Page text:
Norway rats will eat nearly any type of food. When given a choice, they select a nutritionally balanced diet, choosing fresh, wholesome items over stale or contaminated foods. They prefer cereal grains, meats and fish, nuts, and some types of fruit. Rats require 1/2 to 1 ounce (15 to 30 ml) of water daily when feeding on dry foods but need less when moist foods are available. Food items in household garbage offer a fairly balanced diet and also satisfy their moisture needs. Limiting rodents’ access to food is critical, and their feeding behavior (where/when they are feeding) needs to be remembered when setting traps. Rats can go 3–4 days without food, but only 1–2 days without water. They eat 3–5 ounces per day (a soda is 12 ounces, so a little less than the weight of a half-full soda can). They prefer to stick to a few feeding locations and eat 2 meals a day. Mice can go a month without drinking…they get most of their water from food. They like to nibble many times during the night. They need less than an ounce of food per day. The main point of rodent food: Rodents have similar nutritional requirements to humans and, like us, prefer fresh food. Knowing what a particular rodent is eating tells you what to use for bait on a trap.
Roof rats prefer a side variety of fruits and nuts, much like squirrels. They also feed on a variety of vegetative parts or ornamental and native plants, and prefer a wide variety of fruit and nuts. Like Norway rats, they are omnivorous, so if necessary, they will eat almost anything. Roof rats usually require water daily, though their diet may provide an adequate amount if it is high in water content.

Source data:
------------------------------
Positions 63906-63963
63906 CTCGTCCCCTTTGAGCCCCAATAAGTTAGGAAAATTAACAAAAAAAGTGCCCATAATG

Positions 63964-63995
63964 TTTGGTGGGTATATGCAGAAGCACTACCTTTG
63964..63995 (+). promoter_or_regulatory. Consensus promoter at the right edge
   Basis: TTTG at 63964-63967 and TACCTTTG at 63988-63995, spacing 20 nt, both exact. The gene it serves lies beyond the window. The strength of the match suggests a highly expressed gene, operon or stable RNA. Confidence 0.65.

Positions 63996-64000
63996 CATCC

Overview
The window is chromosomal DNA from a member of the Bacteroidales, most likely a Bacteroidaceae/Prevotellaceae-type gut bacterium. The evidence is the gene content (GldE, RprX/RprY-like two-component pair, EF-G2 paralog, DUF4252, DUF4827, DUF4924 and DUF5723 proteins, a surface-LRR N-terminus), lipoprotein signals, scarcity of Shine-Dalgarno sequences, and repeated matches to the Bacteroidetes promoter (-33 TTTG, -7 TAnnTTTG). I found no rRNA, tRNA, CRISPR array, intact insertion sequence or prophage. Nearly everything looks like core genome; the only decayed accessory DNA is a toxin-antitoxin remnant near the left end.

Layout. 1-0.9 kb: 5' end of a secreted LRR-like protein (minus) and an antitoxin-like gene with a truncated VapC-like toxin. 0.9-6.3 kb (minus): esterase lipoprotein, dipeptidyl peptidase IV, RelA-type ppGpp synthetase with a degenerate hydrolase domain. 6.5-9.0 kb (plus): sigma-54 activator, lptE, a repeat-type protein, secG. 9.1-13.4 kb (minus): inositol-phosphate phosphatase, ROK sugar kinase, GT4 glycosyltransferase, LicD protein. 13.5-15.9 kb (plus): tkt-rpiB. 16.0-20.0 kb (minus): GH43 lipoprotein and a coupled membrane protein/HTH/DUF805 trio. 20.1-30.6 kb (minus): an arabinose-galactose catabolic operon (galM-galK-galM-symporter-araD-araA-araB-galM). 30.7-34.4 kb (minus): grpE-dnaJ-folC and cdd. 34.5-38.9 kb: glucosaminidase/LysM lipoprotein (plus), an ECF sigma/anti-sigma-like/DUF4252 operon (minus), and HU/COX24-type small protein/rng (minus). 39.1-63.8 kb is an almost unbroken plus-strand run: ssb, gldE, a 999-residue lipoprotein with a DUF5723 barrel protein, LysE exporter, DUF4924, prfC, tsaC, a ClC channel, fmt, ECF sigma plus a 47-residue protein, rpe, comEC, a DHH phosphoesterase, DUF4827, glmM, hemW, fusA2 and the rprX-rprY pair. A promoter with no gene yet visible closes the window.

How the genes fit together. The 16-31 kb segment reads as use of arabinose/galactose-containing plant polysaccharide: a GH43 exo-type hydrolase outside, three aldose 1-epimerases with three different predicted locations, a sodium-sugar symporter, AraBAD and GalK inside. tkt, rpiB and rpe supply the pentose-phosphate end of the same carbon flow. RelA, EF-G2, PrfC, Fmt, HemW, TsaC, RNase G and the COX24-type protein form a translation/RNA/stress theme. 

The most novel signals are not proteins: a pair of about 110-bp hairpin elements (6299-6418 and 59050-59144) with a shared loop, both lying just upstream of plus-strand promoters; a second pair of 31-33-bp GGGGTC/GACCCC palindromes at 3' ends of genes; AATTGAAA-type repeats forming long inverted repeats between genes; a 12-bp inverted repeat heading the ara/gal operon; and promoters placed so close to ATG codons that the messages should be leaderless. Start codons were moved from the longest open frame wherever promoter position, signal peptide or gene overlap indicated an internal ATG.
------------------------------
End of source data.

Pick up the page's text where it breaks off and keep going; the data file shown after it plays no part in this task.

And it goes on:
Roof rats are more aerial than Norway rats, in their habitat selection, and often live in trees or on vine-covered fences. Landscaped residential or industrial areas provide good habitat, as does vegetation along riverbanks and streams. Roof rats frequently enter buildings from the roof or from accesses near overhead utility lines, which they use to travel from one area to another.
Norway rats (Rattus norvegicus), for example, have a gestation period of about 3 weeks, become independent of the mother at about 3 weeks after birth, and can breed for the first time within another 3 weeks.
Rats can squeeze through a ½&quot; gap, such as under a door. A quarter can be used for a visual to remember the size hole a rat can use to enter buildings.
Mice can mate when they are one month old. The gestation period is 19 days. There are 4–7 young per litter, eight litters per year, 30–35 young weaned per female per year….This growth rate is the same as that of cockroaches! This graph assumes six litters of six per year, 50% female in each litter, and all survive. This is not realistic (all will never survive), but it is a vivid picture that one mouse will build a large family very quickly.
Rodents are active mostly at night and do not have fantastic eyesight. They get around by feeling with their whiskers and keeping the sides of their bodies in contact with a wall. They memorize paths. Note the rub marks along the wall in the lower picture. Have trainees guess what kind of rodent made these marks. Answer is a roof rat: up high. Suggestion: If students need a stretch break, have them navigate the room like a rodent…trying to keep their shoulders in contact with a wall at all times.
Droppings are the most distinctive evidence of rodents. This photo shows mouse droppings next to a power strip on a desk. Pointed feces usually indicates a rodent. Mouse feces are about the size of fat ice cream sprinkles; rat droppings are larger—about the size of olive pits. The urine often smells.
Other pests might help to identify a rodent infestation. Rodent bait is made of high-quality grains (so the rodents will eat it) and if it is left in walls, grain pests will live off of it. Insects don’t have blood, so the anticoagulants in rodent bait that make rodents bleed internally do not harm insects. Shiny blue or green flies are evidence of old trash or dead animals (they lay their eggs in the rotting stuff). Hairy beetle larvae (hide beetles) feed on dried carcasses or dead insects. Indian Meal Moths are a common pest of stored products. Either there is infested grain in the cupboards or the moth larvae are feeding from the grain that mice have brought into their nests. Other beetles will also feed on stored grain, but must be properly identified to be useful indictors.